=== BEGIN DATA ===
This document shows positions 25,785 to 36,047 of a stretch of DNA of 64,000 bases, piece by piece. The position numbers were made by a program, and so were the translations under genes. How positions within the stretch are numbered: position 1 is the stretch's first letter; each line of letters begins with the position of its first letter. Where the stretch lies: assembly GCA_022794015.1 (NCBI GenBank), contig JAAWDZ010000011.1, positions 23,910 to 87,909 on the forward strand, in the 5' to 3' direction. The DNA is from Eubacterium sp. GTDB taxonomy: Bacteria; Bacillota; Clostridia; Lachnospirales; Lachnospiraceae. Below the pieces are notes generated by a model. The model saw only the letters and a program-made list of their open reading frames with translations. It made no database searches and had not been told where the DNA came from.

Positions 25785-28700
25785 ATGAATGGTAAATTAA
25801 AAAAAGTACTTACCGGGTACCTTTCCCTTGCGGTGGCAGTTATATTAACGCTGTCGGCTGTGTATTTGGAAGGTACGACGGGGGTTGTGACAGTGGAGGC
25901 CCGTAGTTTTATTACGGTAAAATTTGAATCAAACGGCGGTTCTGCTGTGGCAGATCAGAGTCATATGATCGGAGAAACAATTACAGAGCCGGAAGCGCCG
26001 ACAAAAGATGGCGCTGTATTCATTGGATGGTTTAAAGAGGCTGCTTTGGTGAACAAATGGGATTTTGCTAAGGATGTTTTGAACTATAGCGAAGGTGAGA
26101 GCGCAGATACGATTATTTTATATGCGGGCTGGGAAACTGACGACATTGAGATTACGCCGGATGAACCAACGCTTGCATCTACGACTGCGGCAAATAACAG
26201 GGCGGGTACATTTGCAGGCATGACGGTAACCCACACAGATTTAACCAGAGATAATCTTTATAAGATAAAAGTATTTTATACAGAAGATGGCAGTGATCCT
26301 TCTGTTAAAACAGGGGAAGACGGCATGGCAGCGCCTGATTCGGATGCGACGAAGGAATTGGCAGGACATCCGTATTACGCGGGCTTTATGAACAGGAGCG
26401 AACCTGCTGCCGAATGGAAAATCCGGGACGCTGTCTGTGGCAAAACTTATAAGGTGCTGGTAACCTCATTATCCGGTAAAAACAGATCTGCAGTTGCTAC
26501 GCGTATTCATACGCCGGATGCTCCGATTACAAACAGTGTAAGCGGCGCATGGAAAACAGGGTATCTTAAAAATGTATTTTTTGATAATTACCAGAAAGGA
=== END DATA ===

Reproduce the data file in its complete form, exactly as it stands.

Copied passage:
This document shows positions 25,785 to 36,047 of a stretch of DNA of 64,000 bases, piece by piece. The position numbers were made by a program, and so were the translations under genes. How positions within the stretch are numbered: position 1 is the stretch's first letter; each line of letters begins with the position of its first letter. Where the stretch lies: assembly GCA_022794015.1 (NCBI GenBank), contig JAAWDZ010000011.1, positions 23,910 to 87,909 on the forward strand, in the 5' to 3' direction. The DNA is from Eubacterium sp. GTDB taxonomy: Bacteria; Bacillota; Clostridia; Lachnospirales; Lachnospiraceae. Below the pieces are notes generated by a model. The model saw only the letters and a program-made list of their open reading frames with translations. It made no database searches and had not been told where the DNA came from.

Positions 25785-28700
25785 ATGAATGGTAAATTAA
25801 AAAAAGTACTTACCGGGTACCTTTCCCTTGCGGTGGCAGTTATATTAACGCTGTCGGCTGTGTATTTGGAAGGTACGACGGGGGTTGTGACAGTGGAGGC
25901 CCGTAGTTTTATTACGGTAAAATTTGAATCAAACGGCGGTTCTGCTGTGGCAGATCAGAGTCATATGATCGGAGAAACAATTACAGAGCCGGAAGCGCCG
26001 ACAAAAGATGGCGCTGTATTCATTGGATGGTTTAAAGAGGCTGCTTTGGTGAACAAATGGGATTTTGCTAAGGATGTTTTGAACTATAGCGAAGGTGAGA
26101 GCGCAGATACGATTATTTTATATGCGGGCTGGGAAACTGACGACATTGAGATTACGCCGGATGAACCAACGCTTGCATCTACGACTGCGGCAAATAACAG
26201 GGCGGGTACATTTGCAGGCATGACGGTAACCCACACAGATTTAACCAGAGATAATCTTTATAAGATAAAAGTATTTTATACAGAAGATGGCAGTGATCCT
26301 TCTGTTAAAACAGGGGAAGACGGCATGGCAGCGCCTGATTCGGATGCGACGAAGGAATTGGCAGGACATCCGTATTACGCGGGCTTTATGAACAGGAGCG
26401 AACCTGCTGCCGAATGGAAAATCCGGGACGCTGTCTGTGGCAAAACTTATAAGGTGCTGGTAACCTCATTATCCGGTAAAAACAGATCTGCAGTTGCTAC
26501 GCGTATTCATACGCCGGATGCTCCGATTACAAACAGTGTAAGCGGCGCATGGAAAACAGGGTATCTTAAAAATGTATTTTTTGATAATTACCAGAAAGGA